Directed by Kim A. Snyder
Opens October 7
This December will mark the fourth anniversary of the Sandy Hook Elementary School massacre in Newtown, Connecticut, where twenty-seven people, including twenty children under the age of eight, were murdered by a deranged young man with pathetically easy access to firearms. Since 2012 America has moved on, toward more shootings, higher body counts, deadlier weapons, and few practical social, economic, or legal measures to prevent the devastation. What can film, especially just one film, do about it? In Newtown, documentary director Kim A. Snyder chooses to focus on the human dimension of Sandy Hook, on the lives of those directly affected by the shooting. The film contains little dramatic or graphic footage—as Connecticut State Trooper Bill Cario rightly states at the outset, “I don’t think that any of us that were in there feels that anybody needs to know specifically what we saw. Emotionally I think the world needs to know to understand it”—and only briefly touches upon issues regarding gun control.
Focusing on the experiences of the survivors and relatives of those killed at Sandy Hook, with only occasional glimpses at the larger social context in which the catastrophe occurred, may seem like an obvious choice, perhaps even an easy choice. Newtown is not Bowling for Columbine, and does not attempt anything like Michael Moore’s wide-scale investigation of the causes of the Columbine shooting and the United States’ uniquely destructive relationship with guns. (The film’s website, however, encourages visitors to join a national campaign against gun violence.) But Snyder’s approach nonetheless possesses merit. Sandy Hook and other mass shootings represent a cultural as much as a political problem, and at the moment our culture—if I dare write in such sweeping, monolithic terms—is numbed, defeatist, and ideologically doctrinaire when it comes to gun violence. By showing who was affected by Sandy Hook and how, Newtown concretizes what often becomes an abstraction; due to Snyder’s concentrated attention, the sadness, anger, and pain on display makes her film nearly unbearable and yet absolutely necessary to watch.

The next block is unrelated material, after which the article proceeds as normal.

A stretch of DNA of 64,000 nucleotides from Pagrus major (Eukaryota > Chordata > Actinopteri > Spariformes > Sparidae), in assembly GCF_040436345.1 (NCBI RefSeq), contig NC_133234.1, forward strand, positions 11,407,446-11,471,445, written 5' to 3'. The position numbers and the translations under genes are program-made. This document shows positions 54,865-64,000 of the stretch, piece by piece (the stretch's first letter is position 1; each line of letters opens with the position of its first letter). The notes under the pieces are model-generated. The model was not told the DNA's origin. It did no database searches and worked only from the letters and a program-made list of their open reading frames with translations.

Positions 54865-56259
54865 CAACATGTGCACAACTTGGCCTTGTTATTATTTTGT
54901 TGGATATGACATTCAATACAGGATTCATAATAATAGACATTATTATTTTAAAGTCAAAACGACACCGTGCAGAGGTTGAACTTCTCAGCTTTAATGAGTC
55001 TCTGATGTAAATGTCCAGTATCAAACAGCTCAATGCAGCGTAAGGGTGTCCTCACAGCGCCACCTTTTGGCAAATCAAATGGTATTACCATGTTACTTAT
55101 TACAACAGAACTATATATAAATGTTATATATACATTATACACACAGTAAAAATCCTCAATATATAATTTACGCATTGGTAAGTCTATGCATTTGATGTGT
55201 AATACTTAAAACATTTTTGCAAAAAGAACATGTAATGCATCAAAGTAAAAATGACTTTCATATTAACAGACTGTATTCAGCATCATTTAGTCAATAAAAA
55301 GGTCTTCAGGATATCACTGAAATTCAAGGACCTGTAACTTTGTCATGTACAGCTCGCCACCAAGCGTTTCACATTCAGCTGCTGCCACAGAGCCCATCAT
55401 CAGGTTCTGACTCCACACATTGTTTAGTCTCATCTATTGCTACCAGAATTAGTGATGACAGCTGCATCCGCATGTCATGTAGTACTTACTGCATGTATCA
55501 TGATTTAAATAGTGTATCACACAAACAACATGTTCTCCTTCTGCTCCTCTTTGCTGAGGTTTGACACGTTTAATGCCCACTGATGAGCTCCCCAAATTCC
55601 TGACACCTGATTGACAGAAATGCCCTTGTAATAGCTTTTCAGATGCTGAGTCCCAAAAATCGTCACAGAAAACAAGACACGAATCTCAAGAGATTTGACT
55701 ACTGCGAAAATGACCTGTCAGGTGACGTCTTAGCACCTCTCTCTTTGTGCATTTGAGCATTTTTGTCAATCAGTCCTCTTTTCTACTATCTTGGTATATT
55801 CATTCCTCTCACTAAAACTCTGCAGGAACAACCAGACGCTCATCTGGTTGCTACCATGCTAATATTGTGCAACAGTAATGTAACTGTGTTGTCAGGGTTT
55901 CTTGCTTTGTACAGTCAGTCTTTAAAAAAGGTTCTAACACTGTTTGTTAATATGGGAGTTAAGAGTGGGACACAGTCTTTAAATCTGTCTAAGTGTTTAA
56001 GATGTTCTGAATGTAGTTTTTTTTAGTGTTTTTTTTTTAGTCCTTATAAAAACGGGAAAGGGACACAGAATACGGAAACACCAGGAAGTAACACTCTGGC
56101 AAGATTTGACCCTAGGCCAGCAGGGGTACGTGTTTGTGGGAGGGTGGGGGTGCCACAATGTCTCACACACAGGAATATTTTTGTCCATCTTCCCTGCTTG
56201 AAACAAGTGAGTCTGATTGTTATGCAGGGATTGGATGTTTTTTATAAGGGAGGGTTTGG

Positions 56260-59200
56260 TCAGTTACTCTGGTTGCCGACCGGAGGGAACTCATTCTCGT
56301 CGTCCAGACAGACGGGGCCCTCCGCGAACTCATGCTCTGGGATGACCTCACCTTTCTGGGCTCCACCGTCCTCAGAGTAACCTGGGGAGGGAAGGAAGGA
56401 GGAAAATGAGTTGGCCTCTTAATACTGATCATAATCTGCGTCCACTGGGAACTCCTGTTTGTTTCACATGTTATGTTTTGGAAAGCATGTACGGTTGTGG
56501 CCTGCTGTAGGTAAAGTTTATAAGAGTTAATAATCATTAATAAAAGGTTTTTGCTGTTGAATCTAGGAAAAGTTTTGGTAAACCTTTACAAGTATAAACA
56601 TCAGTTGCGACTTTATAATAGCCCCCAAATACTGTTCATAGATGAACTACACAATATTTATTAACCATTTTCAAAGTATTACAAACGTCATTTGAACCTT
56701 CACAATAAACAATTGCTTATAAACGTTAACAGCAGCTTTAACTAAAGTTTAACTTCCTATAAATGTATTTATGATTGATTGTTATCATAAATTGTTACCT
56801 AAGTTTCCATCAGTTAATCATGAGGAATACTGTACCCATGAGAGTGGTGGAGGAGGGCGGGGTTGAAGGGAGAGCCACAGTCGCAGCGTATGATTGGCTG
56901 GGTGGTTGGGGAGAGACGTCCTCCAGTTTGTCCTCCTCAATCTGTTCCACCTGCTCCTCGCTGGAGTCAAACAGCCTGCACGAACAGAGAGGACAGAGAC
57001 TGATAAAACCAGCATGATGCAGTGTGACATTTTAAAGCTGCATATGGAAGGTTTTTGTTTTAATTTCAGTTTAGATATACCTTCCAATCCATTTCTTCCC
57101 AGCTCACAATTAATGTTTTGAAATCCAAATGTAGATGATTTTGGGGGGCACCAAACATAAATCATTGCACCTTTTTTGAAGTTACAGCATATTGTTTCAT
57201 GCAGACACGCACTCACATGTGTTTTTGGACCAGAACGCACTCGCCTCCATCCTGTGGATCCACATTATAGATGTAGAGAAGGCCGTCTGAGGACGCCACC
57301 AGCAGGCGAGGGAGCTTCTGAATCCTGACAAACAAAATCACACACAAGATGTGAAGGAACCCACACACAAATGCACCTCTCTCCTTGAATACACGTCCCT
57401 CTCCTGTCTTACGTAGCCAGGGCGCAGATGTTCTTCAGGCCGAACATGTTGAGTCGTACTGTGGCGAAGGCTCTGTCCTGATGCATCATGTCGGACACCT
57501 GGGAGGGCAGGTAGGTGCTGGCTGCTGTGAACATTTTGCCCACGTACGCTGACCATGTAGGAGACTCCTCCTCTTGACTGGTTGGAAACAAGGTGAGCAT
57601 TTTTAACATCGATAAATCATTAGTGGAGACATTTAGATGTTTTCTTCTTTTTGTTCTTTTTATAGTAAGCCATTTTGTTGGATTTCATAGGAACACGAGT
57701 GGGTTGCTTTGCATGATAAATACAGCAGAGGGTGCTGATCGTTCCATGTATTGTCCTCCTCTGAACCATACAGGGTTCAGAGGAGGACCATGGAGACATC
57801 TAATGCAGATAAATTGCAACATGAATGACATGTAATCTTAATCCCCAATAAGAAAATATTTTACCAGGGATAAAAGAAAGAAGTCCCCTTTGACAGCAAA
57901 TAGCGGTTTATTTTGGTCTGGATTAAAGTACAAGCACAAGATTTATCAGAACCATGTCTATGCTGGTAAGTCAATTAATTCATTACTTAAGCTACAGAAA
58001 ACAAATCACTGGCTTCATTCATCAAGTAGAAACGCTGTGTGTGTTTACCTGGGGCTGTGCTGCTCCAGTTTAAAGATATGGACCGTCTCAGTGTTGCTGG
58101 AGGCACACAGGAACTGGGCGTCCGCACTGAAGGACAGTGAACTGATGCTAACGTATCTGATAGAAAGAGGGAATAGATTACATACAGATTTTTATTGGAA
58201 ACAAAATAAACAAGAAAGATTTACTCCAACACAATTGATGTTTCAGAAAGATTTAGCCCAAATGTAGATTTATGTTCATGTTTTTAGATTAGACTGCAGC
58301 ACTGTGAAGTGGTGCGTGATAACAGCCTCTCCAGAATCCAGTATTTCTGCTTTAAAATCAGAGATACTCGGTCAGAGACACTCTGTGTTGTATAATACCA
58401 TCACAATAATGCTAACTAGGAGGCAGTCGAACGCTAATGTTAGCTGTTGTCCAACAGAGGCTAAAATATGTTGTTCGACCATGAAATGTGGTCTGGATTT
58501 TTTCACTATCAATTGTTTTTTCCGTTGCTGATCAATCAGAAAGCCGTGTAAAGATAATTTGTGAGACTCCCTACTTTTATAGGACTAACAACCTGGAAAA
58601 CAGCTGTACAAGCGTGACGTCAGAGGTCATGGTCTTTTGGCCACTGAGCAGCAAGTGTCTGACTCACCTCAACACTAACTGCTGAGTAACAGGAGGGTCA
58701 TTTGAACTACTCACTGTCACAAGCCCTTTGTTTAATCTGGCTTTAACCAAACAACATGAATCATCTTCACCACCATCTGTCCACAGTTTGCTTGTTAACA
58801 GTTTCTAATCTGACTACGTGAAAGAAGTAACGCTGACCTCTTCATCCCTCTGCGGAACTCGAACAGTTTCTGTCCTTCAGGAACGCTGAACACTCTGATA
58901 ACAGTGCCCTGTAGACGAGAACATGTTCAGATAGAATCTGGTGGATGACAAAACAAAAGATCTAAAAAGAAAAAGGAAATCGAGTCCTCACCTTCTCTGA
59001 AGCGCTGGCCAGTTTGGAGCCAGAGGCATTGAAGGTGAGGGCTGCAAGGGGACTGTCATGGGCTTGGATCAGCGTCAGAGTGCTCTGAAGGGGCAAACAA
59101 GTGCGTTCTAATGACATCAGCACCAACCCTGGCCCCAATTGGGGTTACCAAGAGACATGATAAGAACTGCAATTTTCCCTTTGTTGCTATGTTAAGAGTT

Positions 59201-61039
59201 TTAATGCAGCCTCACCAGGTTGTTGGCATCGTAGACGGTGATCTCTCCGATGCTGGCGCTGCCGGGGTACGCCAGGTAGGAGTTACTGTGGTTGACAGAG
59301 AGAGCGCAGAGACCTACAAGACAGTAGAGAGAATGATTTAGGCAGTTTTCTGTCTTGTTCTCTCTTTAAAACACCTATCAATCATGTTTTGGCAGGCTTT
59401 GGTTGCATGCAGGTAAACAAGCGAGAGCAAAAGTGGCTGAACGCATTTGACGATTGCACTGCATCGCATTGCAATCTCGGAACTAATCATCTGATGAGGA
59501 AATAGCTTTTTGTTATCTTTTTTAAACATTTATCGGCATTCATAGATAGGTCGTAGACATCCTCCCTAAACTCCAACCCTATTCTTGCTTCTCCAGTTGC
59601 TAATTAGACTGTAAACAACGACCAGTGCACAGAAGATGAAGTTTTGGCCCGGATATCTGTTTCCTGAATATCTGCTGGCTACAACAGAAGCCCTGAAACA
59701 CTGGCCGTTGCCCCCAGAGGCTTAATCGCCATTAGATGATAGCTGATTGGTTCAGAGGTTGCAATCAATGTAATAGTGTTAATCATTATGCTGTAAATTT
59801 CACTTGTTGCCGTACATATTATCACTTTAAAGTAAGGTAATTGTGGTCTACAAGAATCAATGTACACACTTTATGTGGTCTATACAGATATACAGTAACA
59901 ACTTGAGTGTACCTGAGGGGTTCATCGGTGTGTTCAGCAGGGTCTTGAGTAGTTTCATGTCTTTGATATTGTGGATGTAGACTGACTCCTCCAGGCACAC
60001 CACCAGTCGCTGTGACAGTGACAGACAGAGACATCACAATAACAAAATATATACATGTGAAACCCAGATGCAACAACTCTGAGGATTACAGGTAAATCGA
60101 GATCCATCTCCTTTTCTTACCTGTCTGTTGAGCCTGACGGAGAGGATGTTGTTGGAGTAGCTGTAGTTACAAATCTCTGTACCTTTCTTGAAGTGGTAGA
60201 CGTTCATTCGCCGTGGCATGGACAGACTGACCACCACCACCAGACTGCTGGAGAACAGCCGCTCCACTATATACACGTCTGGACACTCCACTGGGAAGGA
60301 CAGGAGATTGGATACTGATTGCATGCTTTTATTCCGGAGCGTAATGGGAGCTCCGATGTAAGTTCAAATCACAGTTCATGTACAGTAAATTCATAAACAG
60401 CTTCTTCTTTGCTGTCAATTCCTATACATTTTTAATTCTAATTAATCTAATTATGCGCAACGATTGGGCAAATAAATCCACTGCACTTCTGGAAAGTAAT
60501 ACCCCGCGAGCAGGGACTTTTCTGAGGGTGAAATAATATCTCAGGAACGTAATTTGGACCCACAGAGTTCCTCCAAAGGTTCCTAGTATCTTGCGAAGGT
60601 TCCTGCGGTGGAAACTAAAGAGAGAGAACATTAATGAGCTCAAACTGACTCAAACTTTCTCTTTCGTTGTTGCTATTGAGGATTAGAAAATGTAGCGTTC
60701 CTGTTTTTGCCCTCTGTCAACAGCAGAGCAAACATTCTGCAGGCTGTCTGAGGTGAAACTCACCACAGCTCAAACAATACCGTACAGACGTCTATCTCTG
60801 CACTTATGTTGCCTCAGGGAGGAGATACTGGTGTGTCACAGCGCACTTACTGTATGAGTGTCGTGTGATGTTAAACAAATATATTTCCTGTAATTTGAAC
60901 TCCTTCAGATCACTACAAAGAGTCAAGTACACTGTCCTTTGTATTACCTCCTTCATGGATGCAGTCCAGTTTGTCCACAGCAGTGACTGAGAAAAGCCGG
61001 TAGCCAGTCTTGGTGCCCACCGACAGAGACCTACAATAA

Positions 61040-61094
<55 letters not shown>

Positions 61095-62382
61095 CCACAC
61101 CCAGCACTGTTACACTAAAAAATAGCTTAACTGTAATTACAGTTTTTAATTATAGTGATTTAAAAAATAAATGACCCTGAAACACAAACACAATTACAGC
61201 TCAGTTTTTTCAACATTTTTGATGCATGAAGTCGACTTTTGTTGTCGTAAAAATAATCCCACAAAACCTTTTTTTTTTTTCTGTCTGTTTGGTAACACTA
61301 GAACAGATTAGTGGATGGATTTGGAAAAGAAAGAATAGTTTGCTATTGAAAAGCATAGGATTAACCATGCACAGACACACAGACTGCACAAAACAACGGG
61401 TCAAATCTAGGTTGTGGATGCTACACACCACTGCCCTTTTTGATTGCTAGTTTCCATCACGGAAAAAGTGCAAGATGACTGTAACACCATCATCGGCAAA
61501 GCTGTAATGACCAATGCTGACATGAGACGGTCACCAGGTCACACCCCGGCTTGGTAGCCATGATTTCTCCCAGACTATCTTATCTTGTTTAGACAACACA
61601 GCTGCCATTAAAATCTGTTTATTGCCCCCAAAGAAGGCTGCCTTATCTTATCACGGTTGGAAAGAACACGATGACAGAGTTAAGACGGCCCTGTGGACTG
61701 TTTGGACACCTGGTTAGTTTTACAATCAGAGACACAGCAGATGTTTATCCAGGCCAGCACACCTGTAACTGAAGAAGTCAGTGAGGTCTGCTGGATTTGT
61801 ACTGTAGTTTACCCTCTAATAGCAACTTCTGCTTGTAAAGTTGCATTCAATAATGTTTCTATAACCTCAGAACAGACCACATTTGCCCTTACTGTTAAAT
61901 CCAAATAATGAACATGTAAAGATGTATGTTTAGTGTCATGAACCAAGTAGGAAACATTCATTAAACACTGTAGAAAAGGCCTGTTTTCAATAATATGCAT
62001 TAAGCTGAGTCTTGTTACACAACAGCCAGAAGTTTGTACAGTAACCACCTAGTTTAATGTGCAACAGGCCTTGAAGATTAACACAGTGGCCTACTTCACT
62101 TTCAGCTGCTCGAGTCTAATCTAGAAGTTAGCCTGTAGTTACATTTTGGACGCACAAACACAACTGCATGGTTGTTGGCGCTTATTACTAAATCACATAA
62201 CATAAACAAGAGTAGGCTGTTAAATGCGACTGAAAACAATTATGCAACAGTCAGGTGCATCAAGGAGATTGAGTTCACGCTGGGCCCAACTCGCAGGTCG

More than anything else, Newtown is a collective portrait of grief and resilience. Interviews and entrenched documentation show families—especially the Bardens and the Wheelers, both of whose sons were killed at Sandy Hook—living their day-to-day lives in the wake of the inconceivable. Snyder gets her subjects to open up about the horror of December 14, 2012: Melissa Malin, the mother of a first-grader who survived the attack, describes the gathered parents’ reaction to the confirmed report of the dead children in brutally heartbreaking language (“When I tell you the room erupted… it will forever, forever be in my mind.”) More significantly, Snyder follows the families as they continue to be haunted and also strengthened by their ordeal. We see parents reminiscing while watching home movie footage of their dead children; marching on Washington and meeting with the President as part of a failed campaign to pass legislation for assault weapon background checks; creating community events and bonds to support one another through the darkest periods of mourning. Through its harrowing testimonies Newtown explores the difficulty for surviving relatives to honor and remember their slain family members without succumbing to the vertigo that comes with searching the past. Possibly the most intense sections of this intense, intense film show the parents moving toward, and sometimes retreating from, an understanding of their children’s final moments. Snyder’s film isn’t explicitly political but rather explicitly ethical: it allows those who were irrevocably changed by Sandy Hook to tell their story so that we may better hear the cries of the innocent and take them to heart.